“The aim of the work was to develop artificial intelligence that can learn from people about how the labor and delivery unit works, so that robots can better anticipate how to be helpful or when to stay out of the way — and maybe even help by collaborating in making challenging decisions,” says MIT professor Julie Shah, the senior author on the study, which took place at Beth Israel Deaconess Medical Center in Boston.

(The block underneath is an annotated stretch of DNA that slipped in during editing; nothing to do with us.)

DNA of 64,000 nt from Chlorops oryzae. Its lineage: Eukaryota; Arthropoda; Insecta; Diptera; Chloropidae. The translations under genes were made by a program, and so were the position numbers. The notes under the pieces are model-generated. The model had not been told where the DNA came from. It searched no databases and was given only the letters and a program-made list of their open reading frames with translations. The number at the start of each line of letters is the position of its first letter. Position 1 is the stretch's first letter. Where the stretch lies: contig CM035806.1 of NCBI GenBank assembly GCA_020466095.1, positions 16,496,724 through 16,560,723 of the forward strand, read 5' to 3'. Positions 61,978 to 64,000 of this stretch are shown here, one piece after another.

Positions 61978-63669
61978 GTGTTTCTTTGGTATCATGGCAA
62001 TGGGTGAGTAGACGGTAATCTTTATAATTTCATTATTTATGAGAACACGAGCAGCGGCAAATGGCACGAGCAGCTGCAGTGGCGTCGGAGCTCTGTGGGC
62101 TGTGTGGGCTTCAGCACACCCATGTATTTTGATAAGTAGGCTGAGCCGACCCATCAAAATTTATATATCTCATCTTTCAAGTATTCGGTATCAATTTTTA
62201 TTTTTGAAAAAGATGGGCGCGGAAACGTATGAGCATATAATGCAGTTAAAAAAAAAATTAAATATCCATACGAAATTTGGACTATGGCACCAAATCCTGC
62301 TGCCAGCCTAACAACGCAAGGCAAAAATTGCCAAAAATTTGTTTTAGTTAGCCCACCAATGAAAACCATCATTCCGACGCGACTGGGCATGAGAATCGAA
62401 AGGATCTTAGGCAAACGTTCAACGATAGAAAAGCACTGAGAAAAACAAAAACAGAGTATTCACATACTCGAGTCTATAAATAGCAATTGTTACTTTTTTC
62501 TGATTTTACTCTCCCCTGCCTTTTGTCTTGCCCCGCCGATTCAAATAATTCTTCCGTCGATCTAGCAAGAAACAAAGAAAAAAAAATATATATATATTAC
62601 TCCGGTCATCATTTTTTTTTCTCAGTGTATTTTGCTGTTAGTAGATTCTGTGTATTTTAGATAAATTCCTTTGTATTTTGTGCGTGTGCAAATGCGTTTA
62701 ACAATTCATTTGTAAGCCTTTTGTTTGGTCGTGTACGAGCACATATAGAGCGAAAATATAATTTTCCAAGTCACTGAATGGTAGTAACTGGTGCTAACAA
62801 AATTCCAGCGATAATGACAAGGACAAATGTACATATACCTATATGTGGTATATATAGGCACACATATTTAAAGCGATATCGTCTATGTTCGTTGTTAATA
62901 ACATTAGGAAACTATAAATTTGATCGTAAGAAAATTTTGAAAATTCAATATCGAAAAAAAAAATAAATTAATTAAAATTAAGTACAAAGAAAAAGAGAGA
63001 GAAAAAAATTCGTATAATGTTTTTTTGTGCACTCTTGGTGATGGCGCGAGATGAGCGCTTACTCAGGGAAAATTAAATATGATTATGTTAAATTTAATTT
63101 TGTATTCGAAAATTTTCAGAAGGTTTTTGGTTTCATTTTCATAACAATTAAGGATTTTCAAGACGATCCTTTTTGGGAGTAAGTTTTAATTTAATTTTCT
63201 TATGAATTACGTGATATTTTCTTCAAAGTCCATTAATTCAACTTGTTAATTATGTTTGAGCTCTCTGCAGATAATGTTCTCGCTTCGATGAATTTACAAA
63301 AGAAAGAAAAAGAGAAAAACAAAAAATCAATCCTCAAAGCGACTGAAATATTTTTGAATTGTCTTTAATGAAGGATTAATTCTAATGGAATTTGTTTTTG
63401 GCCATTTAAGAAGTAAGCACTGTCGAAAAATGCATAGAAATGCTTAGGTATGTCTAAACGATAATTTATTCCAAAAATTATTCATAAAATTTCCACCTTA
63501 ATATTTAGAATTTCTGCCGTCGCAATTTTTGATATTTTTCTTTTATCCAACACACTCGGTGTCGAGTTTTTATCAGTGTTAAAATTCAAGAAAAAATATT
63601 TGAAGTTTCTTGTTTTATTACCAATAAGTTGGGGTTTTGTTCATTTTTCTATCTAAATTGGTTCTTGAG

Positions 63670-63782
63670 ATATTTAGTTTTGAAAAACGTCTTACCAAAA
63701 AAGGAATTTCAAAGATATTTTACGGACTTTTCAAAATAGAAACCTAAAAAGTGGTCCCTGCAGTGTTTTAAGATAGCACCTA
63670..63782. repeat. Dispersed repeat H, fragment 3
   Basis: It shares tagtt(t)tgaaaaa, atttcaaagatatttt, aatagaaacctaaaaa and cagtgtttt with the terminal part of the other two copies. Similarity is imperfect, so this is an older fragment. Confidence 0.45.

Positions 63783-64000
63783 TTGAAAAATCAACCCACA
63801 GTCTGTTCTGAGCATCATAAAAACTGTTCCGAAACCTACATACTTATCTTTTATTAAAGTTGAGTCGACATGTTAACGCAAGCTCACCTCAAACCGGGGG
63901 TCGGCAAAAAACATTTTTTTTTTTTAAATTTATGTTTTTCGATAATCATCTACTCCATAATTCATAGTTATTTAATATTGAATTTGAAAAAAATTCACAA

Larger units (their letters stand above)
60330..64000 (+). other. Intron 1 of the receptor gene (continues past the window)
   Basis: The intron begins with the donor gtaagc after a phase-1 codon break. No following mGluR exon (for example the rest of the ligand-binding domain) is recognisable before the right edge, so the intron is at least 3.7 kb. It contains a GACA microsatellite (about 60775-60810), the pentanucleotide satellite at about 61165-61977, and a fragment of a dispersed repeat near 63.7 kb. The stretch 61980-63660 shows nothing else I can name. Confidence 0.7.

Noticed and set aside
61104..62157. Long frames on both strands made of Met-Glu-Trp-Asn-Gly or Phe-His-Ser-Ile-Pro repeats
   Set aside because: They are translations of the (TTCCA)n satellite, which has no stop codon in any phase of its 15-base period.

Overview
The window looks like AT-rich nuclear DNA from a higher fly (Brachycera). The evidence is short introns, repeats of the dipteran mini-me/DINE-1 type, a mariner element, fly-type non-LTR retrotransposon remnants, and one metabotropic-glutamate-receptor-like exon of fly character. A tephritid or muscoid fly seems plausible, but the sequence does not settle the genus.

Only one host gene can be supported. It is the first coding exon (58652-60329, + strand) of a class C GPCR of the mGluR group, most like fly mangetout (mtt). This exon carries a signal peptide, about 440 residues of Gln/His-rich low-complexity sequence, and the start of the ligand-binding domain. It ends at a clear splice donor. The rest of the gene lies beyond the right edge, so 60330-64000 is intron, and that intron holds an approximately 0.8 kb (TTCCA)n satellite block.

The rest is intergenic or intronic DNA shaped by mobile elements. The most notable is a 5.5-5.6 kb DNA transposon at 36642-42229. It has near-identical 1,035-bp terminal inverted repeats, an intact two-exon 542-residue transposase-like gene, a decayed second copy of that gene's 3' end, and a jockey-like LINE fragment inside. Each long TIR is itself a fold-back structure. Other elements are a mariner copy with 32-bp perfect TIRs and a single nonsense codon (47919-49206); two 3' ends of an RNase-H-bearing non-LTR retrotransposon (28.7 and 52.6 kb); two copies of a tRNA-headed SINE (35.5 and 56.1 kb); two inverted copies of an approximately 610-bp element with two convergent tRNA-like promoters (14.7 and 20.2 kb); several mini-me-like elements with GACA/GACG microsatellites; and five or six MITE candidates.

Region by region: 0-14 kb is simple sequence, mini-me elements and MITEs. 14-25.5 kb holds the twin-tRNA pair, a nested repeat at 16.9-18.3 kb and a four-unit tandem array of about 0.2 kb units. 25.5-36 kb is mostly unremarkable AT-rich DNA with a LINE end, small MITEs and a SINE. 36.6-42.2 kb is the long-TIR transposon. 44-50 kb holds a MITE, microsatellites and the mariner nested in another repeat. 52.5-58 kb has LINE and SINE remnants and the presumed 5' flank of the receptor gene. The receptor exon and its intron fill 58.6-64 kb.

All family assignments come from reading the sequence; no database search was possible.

Citation for the Full-text Article
Conner-Simons A., Robot helps nurses schedule tasks on labor floor. MIT News. July 13, 2016.
Related CRICO Link
Robotic Assistance in Coordination of Patient Care.